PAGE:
iRobot's creations lend an invaluable hand in a wide range of situations, from military drills to spring-cleaning sprees. However, the company's most famous robot is the Roomba, a circular vacuuming robot that tidies up floors with remarkable self-sufficiency. Roomba models leave their charging docks and roll across floors to suck up dirt and debris. With their advanced sensors, they are able to scour entire rooms while avoiding obstacles.
Roomba's extended family includes the floor-scrubbing Scooba, the mopping Braava, the gutter-cleaning Looj, and the pool-cleaning Mirra. As for iRobot's other inventions, they help out with assorted business and security tasks, such as communication, reconnaissance, and heavy lifting. The company?which was the brainchild of a team of roboticists from MIT?has sold more than 10 million robots since its founding in 1990, and it continues to encourage innovation with both its products and its educational outreach programs.
Denault Studios helps the local art community to flourish, teaching guests to make their own artwork and showcasing the jewelry and fine art created by scores of local and regional artists. Three onsite studios—geared for fusing, flame working, and metals—house jewelry-making classes as well as kids' birthday parties. Experienced artists may also purchase private studio time.
No matter the season, Wagon Wheel Nursery and Farmstand helps homeowners spruce up the household with seasonal decor, flowers, fruit baskets, and produce. In the nursery and garden center and award-winning landscape division, you can find annual and perennial flowers and shrubbery. There’s also brick, stone, or gravel to accentuate your yard or theater production of The Three Little Pigs. In fall, the nursery stocks healthy supply of pumpkins. Come by in the colder months and Wagon Wheel becomes an outpost for seasoned firewood, as well as holiday decor such as fraser and balsam fir Christmas trees and custom-made decorated wreaths and kissing balls.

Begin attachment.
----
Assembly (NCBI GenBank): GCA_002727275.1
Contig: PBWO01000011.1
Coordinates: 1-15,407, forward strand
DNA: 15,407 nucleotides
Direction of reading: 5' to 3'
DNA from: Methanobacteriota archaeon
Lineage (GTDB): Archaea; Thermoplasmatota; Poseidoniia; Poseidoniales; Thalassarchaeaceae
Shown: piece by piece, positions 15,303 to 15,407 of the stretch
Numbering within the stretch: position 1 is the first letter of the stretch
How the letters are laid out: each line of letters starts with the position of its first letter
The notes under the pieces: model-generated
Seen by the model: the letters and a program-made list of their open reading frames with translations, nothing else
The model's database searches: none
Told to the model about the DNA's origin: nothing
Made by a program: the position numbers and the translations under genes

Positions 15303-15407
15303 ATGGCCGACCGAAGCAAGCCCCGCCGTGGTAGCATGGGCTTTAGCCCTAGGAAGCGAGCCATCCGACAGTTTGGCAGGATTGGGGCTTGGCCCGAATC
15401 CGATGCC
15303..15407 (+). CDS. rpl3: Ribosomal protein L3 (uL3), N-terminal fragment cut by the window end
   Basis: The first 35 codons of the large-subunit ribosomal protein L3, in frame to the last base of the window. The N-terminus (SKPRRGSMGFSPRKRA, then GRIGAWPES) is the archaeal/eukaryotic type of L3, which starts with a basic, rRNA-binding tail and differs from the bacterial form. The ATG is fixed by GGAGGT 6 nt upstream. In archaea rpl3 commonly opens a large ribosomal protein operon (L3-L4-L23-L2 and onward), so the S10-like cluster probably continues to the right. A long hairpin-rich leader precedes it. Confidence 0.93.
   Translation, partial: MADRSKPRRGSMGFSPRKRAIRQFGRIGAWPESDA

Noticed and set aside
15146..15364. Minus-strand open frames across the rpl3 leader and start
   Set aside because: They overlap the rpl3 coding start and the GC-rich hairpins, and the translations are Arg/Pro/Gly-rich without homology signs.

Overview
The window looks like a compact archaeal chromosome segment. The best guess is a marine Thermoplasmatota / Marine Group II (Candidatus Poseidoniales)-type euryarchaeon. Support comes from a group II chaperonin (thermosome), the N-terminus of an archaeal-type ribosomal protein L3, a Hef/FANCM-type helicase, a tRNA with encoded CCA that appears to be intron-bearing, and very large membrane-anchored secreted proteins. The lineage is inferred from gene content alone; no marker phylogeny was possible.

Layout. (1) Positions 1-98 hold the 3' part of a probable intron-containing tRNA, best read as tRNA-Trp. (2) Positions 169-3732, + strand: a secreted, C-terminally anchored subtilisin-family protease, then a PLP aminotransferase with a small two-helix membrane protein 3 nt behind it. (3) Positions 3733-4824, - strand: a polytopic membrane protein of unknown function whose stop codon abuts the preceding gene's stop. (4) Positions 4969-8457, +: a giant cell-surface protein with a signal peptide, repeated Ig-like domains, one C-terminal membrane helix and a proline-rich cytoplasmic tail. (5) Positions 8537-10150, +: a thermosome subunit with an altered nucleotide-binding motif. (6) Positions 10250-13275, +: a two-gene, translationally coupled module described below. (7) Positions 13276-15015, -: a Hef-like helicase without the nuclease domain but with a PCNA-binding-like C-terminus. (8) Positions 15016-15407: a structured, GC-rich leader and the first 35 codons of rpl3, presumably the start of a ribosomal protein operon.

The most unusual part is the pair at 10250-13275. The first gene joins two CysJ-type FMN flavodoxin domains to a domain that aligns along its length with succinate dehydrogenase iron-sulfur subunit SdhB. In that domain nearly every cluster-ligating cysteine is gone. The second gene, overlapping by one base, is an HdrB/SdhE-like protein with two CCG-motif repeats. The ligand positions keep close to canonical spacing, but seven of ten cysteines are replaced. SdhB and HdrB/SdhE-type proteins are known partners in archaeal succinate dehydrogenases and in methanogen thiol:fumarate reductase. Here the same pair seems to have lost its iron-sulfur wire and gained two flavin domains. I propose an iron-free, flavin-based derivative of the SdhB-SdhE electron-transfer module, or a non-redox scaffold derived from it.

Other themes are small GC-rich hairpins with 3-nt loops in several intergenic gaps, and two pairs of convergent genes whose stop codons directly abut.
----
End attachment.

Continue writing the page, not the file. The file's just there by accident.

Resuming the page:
A half-century after its founding, the local hardware haven continues its dedication to equipping households and handypersons with a durable selection of tools, paints, and domiciliary goods. Fixers can latch onto a selection of single paintbrushes and paint rollers from Purdy ($12.99+) when slathering walls and white-suited dignitaries in paints from Benjamin Moore and more. Luminous spiral light bulbs ($3.49+) illuminate proud detailing work performed with Ace sanding sheets ($11.49+), and adjustable wrenches ($16.99+) finally find homes populating desolate tool belts. Reinforce driveways with a two-year sealer from Black Jack ($16.99+), or patch up cracks and ominous chasms with a self-adhesive asphalt-repair fabric from Driveway Medic ($11.99). Amicable staff members roam the voluminous aisles, wearing capes while flaunting their ability to cut keys, mix paints, and custom order any of Ace’s goods while customers browse through the store's impressive selection of heating and cooling tackle, patio furniture, and automotive accessories.
James Alexander Wilson, W.M. Wilson, and their brother-in-law George Reynolds traveled from Enniskillen, Ireland in 1884 to establish Wilson Farm. Once settled in Lexington, the trio bought 16 acres of land and rented nearby farmland to start harvesting a variety of produce. Since then, their farm has been passed down through the generations and undergone a number of expansions, with a farm stand built in 1952 and an 8,500-square-foot barn and 37,000-square-foot greenhouse built in 1996.
Today, the farm harvests more than 125 crops year-round, which range from asparagus to zucchini, and it also carries farm-fresh milk and eggs, freshly caught fish, and homemade baked goods. The garden center and open-air nursery flourish with flowers as fresh as a newborn in parachute pants, as well as vegetable starters and spring bulbs, planting containers, and fertilizers.
Mahoney's Garden Center beckons green-thumbs and novices alike to its sprawling facilities, which burst with a plethora of plants, blooms, and gardening accoutrements. Although merchandise varies by store, shoppers may score finds such as a knock-out rose shrub ($29.98), zinnia perennials ($4.98) or an 8-inch hanging ivy ($16.98), complete with a Rhodes Scholar application. The 6-inch hibiscus ($12.98) lends its vibrantly hued blooms to front porches or a modest giant's windowsill. Perch deserving bouquets in the 12-inch embossed teal ceramic planter ($44.99) or display 10- and 11-inch hanging baskets ($12.50) that double as hideaways for spare doghouse keys. Customers can also narrow their searches for outdoor patio furniture at the Winchester and Falmouth locations.